To randomly permute a list one has to select one of $n!$ possibilities, which quickly goes outside of the capabilities of conventional PRNGs. Even Mersenne Twister fails with a list of length greater than 2080 entries, and probably fails much sooner in practice because there's no guarantee that its state is used in a way that eliminates duplicate outcomes.

So, in the process of designing an algorithm to shuffle a list from inadequate state, and designing this as a library function (rather than as an application-specific solution), what would normally be the design criteria that should be met (or maximised or minimised) first, and what compromises are likely to be the most benign?

This is in the general case. Obviously some applications are oblivious to problems that others could turn into a catastrophic failure.

In other words, how do you evaluate the quality of a shuffle when you know in advance it must be imperfect (in the same way as you know a PRNG is imperfect)?

The reason I ask, and as an example of the sorts of things I'd like to detect, is that during development of a shuffle algorithm I got a couple of obviously-bad results but wasn't sure what the best way to formalise them as tests would be.

An acutely problematic shuffle, for example would be:

static uint32_t n;     // number of elements in list to shuffle
static uint32_t m;     // n rounded up to a power-of-two, minus one
static uint32_t state; // set to a random value to randomise order

void shuffle_seed(uint32_t seed) {
  state = s;

uint32_t next_index(void) {
  do {
    seed = (state * 1103515245 + 12345) & m;
  } while (state >= n);
  return state;

You can call this function n times and be guaranteed n unique results between 0 and n... so it's a permutation; but when you compare the result for one seed to that for another you find that they're the same sequence starting at different points. Also, every second index is odd and the others even.

Another, slightly more advanced design gave partial substring matches rather than the whole thing.

If you can choose only $n$ or $n^k$ (for smallish $k$) different permutations out of $n!$, ones containing similar sub-strings are probably the ones you'd want to eliminate first. I expect there are a variety of other kinds of poor choice that I haven't thought of.


2 Answers 2


You can do some spot checking. Testing for all $n!$ possibilities is impractical, but you can make some unit tests to make sure that after doing sufficiently many shuffles certain properties of the distribution are correct. For example, make the array $[1,2,\ldots,n]$ and check (for $x=2,5,7,12$)

  • Is the mean value for the index of $x$ after shuffling approximately $n/2$?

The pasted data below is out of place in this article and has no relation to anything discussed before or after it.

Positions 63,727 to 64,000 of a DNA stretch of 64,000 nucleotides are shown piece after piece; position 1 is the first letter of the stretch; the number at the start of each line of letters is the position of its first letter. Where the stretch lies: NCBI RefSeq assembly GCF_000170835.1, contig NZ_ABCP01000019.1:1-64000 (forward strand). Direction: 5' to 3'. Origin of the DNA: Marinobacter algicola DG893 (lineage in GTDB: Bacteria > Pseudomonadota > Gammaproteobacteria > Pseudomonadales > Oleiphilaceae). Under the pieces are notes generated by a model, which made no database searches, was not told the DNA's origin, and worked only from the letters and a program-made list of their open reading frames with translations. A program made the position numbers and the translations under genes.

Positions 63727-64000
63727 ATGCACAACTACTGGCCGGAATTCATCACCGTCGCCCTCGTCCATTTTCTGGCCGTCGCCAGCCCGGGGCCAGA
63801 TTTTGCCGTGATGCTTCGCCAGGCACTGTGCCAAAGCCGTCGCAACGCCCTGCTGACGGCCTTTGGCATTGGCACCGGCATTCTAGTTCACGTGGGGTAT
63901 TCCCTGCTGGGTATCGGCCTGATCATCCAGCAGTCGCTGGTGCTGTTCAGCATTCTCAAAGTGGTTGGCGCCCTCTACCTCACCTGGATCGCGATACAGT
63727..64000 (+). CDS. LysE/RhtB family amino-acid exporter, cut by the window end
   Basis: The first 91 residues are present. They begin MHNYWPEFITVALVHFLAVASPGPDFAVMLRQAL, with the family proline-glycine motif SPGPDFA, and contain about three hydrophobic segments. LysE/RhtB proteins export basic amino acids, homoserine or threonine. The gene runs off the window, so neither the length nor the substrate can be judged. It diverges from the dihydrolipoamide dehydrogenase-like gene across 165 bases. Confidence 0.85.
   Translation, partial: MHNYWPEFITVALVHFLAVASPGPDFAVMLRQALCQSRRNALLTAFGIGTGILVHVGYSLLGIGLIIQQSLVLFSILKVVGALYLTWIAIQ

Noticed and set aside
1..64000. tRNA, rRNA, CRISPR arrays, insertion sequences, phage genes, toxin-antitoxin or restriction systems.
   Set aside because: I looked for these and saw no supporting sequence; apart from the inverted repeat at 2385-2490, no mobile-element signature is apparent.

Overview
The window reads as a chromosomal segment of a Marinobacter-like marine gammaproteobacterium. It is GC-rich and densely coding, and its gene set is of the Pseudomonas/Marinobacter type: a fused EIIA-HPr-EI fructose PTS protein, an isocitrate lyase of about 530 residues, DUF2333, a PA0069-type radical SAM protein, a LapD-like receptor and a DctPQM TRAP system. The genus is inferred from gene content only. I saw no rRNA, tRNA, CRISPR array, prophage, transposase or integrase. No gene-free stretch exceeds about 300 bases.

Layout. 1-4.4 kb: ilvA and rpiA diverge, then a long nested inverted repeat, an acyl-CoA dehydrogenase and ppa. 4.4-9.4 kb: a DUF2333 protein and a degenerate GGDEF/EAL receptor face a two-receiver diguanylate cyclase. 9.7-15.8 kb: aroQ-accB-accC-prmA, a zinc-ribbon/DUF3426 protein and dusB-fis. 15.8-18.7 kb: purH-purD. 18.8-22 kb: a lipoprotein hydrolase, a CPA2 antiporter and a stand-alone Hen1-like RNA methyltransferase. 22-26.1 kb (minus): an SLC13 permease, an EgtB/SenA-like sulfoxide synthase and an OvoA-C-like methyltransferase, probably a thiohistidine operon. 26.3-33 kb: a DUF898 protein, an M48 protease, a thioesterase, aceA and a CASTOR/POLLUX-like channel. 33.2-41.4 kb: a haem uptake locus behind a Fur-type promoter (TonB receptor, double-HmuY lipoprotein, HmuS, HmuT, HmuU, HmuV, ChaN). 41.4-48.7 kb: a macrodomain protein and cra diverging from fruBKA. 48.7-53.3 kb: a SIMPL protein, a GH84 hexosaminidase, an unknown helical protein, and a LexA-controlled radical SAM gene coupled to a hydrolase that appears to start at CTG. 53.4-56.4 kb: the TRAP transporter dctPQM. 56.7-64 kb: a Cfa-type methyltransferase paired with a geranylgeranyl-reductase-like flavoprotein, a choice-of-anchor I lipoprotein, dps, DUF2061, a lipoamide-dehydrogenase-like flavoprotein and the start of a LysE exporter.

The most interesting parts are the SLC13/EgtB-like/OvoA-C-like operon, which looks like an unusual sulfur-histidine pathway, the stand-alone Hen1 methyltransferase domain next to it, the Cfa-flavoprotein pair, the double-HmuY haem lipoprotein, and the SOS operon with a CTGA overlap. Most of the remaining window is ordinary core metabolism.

• Is the variance of the index of $x$ after shuffling close to its theoretical moment?
  • Is the average distance between $x_i$ and $x_j$ close the theoretical mean distance ($i$ and $j$ in the test set)
  • Is $x_i>x_j$ (indices after shuffling) nearly half the time?

And you can keep going until you feel comfortable that it's achieving at least approximately the shuffle's theoretical statistics. (Is this what you were asking?)


To permute a list, there is no need to enumerate the n! possibilities. Shuffling the list should be sufficient. Pseudo code (from wiki article) for shuffling would be

for i from n−1 downto 1 do
    j ← random integer such that 0 ≤ j ≤ i
    exchange a[j] and a[i]

For c++11, std::shuffle along with a good RNG should work.

This wiki article was my source. The article does note the following in the "Pseudorandom generators" subsection

An additional problem occurs when the Fisher–Yates shuffle is used with a pseudorandom number generator or PRNG: as the sequence of numbers output by such a generator is entirely determined by its internal state at the start of a sequence, a shuffle driven by such a generator cannot possibly produce more distinct permutations than the generator has distinct possible states. Even when the number of possible states exceeds the number of permutations, the irregular nature of the mapping from sequences of numbers to permutations means that some permutations will occur more often than others. Thus, to minimize bias, the number of states of the PRNG should exceed the number of permutations by at least several orders of magnitude.

This problem can be avoided by using a true RNG that depends on processor noise such as std::random_device*.

* although I guess random_device also has caveats: http://www.pcg-random.org/posts/cpps-random_device.html


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